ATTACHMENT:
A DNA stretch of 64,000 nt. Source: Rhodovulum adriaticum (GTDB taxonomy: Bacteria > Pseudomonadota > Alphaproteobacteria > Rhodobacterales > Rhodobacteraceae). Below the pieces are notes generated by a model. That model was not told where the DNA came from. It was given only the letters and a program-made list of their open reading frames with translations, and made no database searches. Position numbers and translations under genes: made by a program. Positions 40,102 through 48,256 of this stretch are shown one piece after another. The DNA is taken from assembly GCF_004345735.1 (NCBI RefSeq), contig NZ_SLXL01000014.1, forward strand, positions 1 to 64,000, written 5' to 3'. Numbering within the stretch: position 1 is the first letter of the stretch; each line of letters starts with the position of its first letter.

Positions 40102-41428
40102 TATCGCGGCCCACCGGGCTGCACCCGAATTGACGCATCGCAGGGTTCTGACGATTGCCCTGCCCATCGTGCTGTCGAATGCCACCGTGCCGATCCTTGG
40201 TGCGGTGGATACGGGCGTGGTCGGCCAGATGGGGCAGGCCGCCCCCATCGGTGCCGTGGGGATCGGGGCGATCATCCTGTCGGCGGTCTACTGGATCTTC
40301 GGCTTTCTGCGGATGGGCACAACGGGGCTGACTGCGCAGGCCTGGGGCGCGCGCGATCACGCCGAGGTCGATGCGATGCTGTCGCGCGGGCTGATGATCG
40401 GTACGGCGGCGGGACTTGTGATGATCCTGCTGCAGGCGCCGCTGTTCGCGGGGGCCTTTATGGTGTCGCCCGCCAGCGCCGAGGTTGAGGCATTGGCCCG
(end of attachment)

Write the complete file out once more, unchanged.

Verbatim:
A DNA stretch of 64,000 nt. Source: Rhodovulum adriaticum (GTDB taxonomy: Bacteria > Pseudomonadota > Alphaproteobacteria > Rhodobacterales > Rhodobacteraceae). Below the pieces are notes generated by a model. That model was not told where the DNA came from. It was given only the letters and a program-made list of their open reading frames with translations, and made no database searches. Position numbers and translations under genes: made by a program. Positions 40,102 through 48,256 of this stretch are shown one piece after another. The DNA is taken from assembly GCF_004345735.1 (NCBI RefSeq), contig NZ_SLXL01000014.1, forward strand, positions 1 to 64,000, written 5' to 3'. Numbering within the stretch: position 1 is the first letter of the stretch; each line of letters starts with the position of its first letter.

Positions 40102-41428
40102 TATCGCGGCCCACCGGGCTGCACCCGAATTGACGCATCGCAGGGTTCTGACGATTGCCCTGCCCATCGTGCTGTCGAATGCCACCGTGCCGATCCTTGG
40201 TGCGGTGGATACGGGCGTGGTCGGCCAGATGGGGCAGGCCGCCCCCATCGGTGCCGTGGGGATCGGGGCGATCATCCTGTCGGCGGTCTACTGGATCTTC
40301 GGCTTTCTGCGGATGGGCACAACGGGGCTGACTGCGCAGGCCTGGGGCGCGCGCGATCACGCCGAGGTCGATGCGATGCTGTCGCGCGGGCTGATGATCG
40401 GTACGGCGGCGGGACTTGTGATGATCCTGCTGCAGGCGCCGCTGTTCGCGGGGGCCTTTATGGTGTCGCCCGCCAGCGCCGAGGTTGAGGCATTGGCCCG